continuation in September 2011, the planning commission adopted a revised MND and approved the use permit on December 1, 2011.
The mitigation measures set forth in the revised MND as conditions of project approval (and as conditions on the use permit) include, among others: (1) orienting the speakers away from neighboring residences and towards the Open Space Preserve, with specific placement to be approved by the planning office and reviewed by a noise consultant; (2) the provision and posting of a noise complaint telephone number; and (3) an annual report by the planning office assessing compliance with the conditions for at least the first year. As part of that compliance report, County staff is required to retain a qualified noise consultant, paid for by Wozniak, to conduct noise readings at a minimum of four random events. The mitigation measures authorize the planning commission to revoke or modify the use permit based on compliance with the foregoing conditions and to extend noise monitoring for at least one year if there is evidence reception noise exceeds the County noise ordinance or General Plan thresholds. The use permit also includes the condition that only one outdoor live band event, to be monitored by a County-retained noise consultant, be permitted during the first year of operation. “If the Planning Commission determines based on the monitoring results that the live band monitored noise meets the County Noise Ordinance Standards, the following years of operation may allow more outdoor live band events.”
The Association appealed to the board of supervisors. Following a public hearing, the board of supervisors denied the appeal and affirmed the adoption of the revised MND and the approval of the use permit.
The following evidence was adduced during the administrative proceedings.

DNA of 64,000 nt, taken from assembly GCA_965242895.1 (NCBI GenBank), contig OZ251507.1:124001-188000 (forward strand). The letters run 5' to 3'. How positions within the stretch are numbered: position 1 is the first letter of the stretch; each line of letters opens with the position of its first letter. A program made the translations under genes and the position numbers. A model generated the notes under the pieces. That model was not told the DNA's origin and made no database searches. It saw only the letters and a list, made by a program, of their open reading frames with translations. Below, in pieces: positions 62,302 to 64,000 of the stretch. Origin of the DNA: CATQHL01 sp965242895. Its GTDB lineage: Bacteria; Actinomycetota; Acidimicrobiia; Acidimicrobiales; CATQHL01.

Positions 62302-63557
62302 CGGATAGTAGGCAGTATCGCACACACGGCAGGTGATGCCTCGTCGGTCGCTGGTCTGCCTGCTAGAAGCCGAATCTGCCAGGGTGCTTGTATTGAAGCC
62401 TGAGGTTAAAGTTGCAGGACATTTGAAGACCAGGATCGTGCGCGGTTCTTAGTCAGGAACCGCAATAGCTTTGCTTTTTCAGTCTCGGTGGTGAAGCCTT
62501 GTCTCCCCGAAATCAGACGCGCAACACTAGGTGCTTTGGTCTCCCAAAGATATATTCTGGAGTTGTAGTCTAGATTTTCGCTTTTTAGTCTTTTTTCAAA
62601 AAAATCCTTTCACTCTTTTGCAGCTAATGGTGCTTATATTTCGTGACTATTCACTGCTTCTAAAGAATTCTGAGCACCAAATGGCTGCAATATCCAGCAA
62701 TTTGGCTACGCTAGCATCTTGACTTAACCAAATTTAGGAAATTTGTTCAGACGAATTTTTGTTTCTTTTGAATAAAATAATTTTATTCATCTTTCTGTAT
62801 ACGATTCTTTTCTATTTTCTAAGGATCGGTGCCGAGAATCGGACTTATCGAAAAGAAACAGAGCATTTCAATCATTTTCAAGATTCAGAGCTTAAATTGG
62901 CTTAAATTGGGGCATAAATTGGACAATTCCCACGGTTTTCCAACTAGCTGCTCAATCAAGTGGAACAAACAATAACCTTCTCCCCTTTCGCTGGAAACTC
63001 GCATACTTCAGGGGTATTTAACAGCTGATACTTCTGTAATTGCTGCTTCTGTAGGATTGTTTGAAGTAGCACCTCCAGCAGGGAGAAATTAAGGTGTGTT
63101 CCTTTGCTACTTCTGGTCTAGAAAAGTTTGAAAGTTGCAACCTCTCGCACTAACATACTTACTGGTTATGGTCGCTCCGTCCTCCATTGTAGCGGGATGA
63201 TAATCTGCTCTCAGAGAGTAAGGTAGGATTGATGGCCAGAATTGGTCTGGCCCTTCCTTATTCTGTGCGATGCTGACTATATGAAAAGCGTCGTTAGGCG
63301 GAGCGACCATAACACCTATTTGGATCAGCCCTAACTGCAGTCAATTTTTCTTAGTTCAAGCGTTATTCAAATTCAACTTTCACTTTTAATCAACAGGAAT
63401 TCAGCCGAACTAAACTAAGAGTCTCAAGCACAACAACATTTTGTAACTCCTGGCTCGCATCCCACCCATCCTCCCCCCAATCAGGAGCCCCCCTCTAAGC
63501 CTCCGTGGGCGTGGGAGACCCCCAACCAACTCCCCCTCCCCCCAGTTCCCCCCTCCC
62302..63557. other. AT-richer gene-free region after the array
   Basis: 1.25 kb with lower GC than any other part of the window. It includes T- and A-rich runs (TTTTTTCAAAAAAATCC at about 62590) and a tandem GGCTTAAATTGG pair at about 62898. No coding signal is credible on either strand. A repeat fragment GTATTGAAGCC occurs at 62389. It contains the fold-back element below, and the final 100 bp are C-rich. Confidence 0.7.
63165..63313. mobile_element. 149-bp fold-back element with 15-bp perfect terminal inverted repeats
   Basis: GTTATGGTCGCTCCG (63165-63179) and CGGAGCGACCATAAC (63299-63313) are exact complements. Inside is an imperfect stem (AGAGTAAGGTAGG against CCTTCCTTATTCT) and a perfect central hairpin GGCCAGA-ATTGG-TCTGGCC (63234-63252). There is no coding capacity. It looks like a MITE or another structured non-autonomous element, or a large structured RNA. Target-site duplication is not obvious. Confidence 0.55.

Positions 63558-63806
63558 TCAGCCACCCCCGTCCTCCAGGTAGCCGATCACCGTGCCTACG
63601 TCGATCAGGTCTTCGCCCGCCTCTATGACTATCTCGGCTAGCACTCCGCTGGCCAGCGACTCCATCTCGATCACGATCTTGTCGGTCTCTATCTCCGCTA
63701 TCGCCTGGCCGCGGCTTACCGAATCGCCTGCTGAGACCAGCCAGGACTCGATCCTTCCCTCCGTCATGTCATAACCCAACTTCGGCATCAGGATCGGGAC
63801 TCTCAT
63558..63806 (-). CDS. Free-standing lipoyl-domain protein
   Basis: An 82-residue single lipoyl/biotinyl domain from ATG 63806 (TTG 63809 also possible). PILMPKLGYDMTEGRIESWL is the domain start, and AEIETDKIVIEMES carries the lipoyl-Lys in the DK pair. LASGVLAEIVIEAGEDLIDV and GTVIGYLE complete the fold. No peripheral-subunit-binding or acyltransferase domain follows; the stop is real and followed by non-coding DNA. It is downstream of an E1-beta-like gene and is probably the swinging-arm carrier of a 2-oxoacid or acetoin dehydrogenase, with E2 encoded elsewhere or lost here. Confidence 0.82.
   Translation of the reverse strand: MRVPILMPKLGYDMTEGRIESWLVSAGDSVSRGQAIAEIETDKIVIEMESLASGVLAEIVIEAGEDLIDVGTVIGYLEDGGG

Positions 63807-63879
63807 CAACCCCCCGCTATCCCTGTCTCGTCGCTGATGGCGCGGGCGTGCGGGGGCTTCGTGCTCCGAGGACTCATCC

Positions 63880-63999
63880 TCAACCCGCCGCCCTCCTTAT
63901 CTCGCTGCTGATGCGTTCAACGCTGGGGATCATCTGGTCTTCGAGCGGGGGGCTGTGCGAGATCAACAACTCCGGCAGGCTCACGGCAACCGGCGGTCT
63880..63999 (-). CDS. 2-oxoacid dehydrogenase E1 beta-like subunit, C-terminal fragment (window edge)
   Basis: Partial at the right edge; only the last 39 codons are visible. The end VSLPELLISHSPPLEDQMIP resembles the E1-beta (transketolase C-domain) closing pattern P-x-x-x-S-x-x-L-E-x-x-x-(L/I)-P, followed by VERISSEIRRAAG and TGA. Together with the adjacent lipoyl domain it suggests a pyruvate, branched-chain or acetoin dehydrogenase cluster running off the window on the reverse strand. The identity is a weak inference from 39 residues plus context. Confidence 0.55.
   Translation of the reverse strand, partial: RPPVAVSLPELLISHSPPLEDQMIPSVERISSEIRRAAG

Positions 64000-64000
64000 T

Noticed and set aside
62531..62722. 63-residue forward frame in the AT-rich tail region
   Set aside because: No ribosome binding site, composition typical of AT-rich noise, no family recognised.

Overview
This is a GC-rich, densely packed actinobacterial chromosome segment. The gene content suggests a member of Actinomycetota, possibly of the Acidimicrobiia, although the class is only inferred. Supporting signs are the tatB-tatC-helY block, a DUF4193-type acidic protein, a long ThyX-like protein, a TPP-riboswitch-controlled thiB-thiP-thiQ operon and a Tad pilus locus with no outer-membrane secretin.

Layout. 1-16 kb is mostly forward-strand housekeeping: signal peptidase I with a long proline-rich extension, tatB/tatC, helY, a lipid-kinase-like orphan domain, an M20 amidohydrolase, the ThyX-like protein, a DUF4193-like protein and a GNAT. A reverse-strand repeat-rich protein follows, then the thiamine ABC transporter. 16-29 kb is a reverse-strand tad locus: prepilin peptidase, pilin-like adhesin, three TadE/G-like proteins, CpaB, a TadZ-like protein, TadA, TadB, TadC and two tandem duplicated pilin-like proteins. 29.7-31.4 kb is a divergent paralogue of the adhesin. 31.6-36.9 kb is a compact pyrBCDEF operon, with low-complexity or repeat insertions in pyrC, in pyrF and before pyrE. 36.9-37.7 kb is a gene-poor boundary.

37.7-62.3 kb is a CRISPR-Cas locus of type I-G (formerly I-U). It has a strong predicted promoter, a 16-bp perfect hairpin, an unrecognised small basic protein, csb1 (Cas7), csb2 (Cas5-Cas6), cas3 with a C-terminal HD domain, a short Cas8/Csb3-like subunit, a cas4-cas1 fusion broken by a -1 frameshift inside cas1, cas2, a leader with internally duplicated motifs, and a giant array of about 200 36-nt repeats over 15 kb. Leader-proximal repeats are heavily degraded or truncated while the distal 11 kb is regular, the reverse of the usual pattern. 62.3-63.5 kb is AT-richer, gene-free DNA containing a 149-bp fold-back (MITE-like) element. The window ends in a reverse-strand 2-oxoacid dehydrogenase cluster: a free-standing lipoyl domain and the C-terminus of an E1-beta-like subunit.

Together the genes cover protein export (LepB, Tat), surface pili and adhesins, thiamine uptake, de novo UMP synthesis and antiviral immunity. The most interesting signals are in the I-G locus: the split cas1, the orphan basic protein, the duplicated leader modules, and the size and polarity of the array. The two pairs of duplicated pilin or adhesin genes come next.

E. Evidence of Noise Impacts
1. County Noise Standards
The County’s noise ordinance provides that between 7:00 a.m. and 10:00 p.m. in residential areas, exterior noise levels containing music must not exceed 70 dBA and must not exceed 50 dBA for more than 30 minutes in any hour. These noise levels must not be exceeded on other (i.e., neighboring) properties. The noise ordinance does not apply to open space preserves. The County’s general plan provides exterior noise standards based on the
average noise level measured over a 24-hour period (the day-night average sound level). The general plan’s limit for both residential areas and open space preserves is a day-night average sound level of 55 decibels (dB). Santa Cruz County’s General Plan provides that, between 7:00 a.m. and 10:00 p.m., exterior noise levels are not to exceed 70 dBA or an hourly average of 50 dBA.
2. Wozniak’s Sound Consultant
Wozniak retained an acoustical consultant, Rosen, Goldberg, Der & Lewitz, Inc. (Rosen), to analyze the sound generated by three wedding receptions held on the Property during a single weekend in October 2006. Rosen presented its findings in a report dated July 2008.
According to that report, at each wedding, there were approximately 150 attendees and a sound system with speakers pointed to the southeast was used to amplify recorded music and speech. Throughout the weekend, Rosen monitored and documented the sound levels at two locations near the property line and in the direction of nearby homes. In particular, the monitoring locations were south of where the wedding receptions were held, in the direction of the Marty Road neighborhood.
Rosen concluded that the County’s noise standards were not exceeded throughout the weekend. In compliance with the County’s noise ordinance, the sound levels never exceeded 50 dBA for more than 30 minutes in any hour and wedding noise never exceeded 70 dBA. The highest noise level achieved for an extended period of time (30 minutes in any hour) was 45 dBA. In accordance with the County’s general plan, the day-night average sound levels at the two locations were 49 dB and 48 dB, below the 55 dB limit. And, as required by the Santa Cruz County General Plan, the hourly average noise levels were below 50 dBA, at 48 dBA and 49 dBA.
3. The County’s Sound Consultant
The County’s acoustical consultant, Edward L. Pack Associates, Inc. (Pack), conducted a peer review of the Rosen noise analysis. In its review, Pack was “unable to concur that the events... unequivocally do not generate any significant noise impacts.” Pack opined that the locations at which Rosen monitored the wedding noise were “topographically shielded.” Pack further indicated Rosen failed to consider the potential impact of the acoustic spreading of sound waves from a loud speaker, sound reflected off the canyon walls, wind, and temperature inversion. Pack commented in its review that “[b]ands and DJ’s at a wedding will typically play at 85-88 dBA Leq (average) at a distance of 20 ft. from the front of the stage and speakers.”
Pack recommended the performance of one or more noise analyses of mock or real events using a DJ or band and vocal announcements typical of a wedding. Pack further recommended that noise level be measured at ...